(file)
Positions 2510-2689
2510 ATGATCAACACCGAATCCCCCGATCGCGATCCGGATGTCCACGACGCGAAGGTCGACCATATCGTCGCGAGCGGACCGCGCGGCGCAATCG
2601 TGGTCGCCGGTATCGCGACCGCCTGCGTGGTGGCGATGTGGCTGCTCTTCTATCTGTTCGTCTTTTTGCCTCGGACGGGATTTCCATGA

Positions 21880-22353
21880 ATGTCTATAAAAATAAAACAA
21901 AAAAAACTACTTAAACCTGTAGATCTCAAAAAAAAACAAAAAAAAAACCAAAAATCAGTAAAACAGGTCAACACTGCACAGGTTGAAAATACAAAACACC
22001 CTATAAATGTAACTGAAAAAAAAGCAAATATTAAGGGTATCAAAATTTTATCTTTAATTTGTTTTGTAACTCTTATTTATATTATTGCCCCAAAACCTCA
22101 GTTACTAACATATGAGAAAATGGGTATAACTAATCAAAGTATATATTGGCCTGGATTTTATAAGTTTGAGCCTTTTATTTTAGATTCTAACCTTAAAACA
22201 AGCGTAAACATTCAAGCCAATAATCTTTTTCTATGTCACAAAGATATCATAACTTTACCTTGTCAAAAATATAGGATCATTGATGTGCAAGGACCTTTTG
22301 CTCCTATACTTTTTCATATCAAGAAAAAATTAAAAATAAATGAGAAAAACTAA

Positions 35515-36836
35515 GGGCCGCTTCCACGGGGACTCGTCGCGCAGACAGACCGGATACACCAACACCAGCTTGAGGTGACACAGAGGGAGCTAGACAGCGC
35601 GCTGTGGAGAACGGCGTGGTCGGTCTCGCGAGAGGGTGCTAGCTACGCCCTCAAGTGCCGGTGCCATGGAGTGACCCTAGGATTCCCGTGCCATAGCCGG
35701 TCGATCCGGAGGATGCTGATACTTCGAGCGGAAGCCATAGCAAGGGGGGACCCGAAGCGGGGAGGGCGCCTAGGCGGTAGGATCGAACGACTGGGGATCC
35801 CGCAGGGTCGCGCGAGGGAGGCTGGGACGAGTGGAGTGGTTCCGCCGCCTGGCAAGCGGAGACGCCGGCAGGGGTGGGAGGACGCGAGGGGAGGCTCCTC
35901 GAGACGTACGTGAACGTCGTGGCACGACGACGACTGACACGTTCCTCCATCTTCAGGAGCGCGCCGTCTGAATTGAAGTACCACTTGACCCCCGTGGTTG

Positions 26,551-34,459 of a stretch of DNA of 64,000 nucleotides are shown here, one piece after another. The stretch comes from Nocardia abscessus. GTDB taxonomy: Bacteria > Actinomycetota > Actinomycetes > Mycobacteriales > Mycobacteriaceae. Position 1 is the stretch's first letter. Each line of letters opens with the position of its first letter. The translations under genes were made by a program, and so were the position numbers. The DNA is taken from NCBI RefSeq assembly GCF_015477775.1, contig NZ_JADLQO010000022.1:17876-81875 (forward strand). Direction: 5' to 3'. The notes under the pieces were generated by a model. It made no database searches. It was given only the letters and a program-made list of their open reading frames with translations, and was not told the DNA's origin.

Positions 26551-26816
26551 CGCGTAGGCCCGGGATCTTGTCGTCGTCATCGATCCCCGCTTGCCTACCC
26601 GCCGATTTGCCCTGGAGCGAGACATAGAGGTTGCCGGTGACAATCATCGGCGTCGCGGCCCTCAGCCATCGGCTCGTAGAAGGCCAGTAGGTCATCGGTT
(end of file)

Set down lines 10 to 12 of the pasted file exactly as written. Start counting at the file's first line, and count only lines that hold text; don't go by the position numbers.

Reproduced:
22301 CTCCTATACTTTTTCATATCAAGAAAAAATTAAAAATAAATGAGAAAAACTAA

Positions 35515-36836
35515 GGGCCGCTTCCACGGGGACTCGTCGCGCAGACAGACCGGATACACCAACACCAGCTTGAGGTGACACAGAGGGAGCTAGACAGCGC